As a caregiver, Alzheimer’s disease is likely something that is on your mind much of the time. You may worry that your parents will receive a diagnosis of Alzheimer’s disease or another form of dementia. Any time that they exhibit a strange behavior or forget something, you might worry that they are heading toward a diagnosis, and you may find yourself wondering what you would do if you heard that your loved one has the disease. Though you do not want to worry too much about this potential or allow it to become an obsession that can damage your quality of life and ability to care for your loved ones, thinking about it does give you the urge to learn more about the disease and create your own plans for how you would approach it if this disease were to become a part of your caregiver journey with them.
While you are going through this thought process, one thing that may not immediately come to mind is the different ways that Alzheimer’s disease would impact your mother and your father. Though most people usually think about Alzheimer’s disease as one of those conditions that impacts people relatively equally and that your care approach for one of your parents would be essentially the same as for the other. The truth, however, is that this disease impacts men and women differently and the care approach you design for each should be catered to their needs.
Some things that you should know about men and women reacting to Alzheimer’s differently, and the condition impacting the sexes differently, include:
• Due to several factors, not the least of which is a considerably longer life expectancy, women are more likely than men to develop Alzheimer’s disease. From an age perspective, women have longer lives in which to potentially develop the disease, meaning that many men might have the potential to develop it but not live long enough for it to manifest.
• There is a growing trend of men seeking out care during the progression of their disease. This means that senior men are more open about their health and conditions, and more likely to be willing to accept care, enabling you to form a better care approach and help your aging father live a higher quality of life as he ages in place. Even still, men tend to be far less likely to discuss their illness or ask for help.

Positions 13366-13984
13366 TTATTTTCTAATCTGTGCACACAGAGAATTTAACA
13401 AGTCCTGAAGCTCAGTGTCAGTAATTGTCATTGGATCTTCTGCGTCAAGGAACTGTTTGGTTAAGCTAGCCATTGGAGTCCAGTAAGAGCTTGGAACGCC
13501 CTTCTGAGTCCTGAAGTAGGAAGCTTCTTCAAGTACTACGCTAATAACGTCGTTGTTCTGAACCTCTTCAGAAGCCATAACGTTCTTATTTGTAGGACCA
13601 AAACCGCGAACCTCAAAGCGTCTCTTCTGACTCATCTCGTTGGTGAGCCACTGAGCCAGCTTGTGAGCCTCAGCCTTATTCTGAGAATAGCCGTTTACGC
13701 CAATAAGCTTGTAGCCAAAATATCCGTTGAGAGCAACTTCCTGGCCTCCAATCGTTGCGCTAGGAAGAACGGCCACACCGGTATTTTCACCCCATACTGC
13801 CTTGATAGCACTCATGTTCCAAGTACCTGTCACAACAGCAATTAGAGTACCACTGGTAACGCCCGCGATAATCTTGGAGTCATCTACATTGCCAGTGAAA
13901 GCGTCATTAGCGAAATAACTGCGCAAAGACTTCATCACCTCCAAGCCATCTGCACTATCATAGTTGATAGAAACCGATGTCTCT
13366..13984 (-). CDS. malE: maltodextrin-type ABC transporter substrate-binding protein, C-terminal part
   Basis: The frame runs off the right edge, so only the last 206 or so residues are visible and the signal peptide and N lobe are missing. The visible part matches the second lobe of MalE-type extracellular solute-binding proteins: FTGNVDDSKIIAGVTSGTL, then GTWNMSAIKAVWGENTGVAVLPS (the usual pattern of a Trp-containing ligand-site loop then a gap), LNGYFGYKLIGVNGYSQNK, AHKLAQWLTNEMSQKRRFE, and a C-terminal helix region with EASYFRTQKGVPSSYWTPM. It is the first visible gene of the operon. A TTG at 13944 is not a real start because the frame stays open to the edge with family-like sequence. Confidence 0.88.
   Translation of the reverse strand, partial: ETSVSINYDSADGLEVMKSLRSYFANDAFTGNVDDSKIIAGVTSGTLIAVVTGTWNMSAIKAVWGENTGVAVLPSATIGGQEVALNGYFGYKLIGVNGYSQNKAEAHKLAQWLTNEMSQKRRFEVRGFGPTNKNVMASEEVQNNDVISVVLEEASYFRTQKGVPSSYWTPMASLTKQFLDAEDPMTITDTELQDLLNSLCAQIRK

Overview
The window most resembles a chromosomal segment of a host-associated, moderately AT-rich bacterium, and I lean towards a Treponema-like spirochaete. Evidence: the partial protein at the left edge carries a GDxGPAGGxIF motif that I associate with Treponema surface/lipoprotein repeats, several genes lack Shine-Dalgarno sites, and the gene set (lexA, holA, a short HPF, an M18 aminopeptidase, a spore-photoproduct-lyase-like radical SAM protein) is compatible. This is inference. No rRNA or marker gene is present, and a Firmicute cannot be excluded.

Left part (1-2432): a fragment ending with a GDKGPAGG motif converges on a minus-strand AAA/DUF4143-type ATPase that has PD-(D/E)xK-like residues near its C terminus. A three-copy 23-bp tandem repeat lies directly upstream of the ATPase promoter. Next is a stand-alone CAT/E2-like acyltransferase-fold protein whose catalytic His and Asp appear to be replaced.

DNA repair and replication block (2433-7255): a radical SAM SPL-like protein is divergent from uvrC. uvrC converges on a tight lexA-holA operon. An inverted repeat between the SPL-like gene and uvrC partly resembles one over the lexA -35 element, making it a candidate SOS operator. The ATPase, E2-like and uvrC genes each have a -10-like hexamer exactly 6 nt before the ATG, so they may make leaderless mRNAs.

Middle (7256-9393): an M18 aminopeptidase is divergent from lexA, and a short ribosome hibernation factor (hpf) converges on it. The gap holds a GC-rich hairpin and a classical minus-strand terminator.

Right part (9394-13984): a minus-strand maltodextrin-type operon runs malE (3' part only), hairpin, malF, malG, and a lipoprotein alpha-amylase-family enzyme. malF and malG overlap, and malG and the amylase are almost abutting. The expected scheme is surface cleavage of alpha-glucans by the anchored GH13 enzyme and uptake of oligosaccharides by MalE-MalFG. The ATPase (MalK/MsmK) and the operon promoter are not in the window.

• Men are 8 percent more likely than women to exhibit potentially dangerous wandering behaviors.
• Men are 30 percent more likely than women to demonstrate combative and potentially violent behaviors. This often means that female family caregivers have a more difficult time handling their seniors and may be more likely to hire professional assistance than they would be if they were caring for an aging woman.
• The care community is often geared toward women due to the higher number of female seniors and the greater likelihood of a senior in a care relationship being a woman. This can have a negative emotional impact on your aging father and cause confusion or emotional upset.
• Men with Alzheimer’s are far more likely than women to exhibit aggressive behaviors, which can create fear and intimidation in family caregivers as well as care providers and it is essential to form care approaches that deal with these behaviors properly.
If you or an aging loved one are considering caregiver services in Phoenix, AZ, contact the caring staff at Assisting Hands Home Care at (480) 725-7002.
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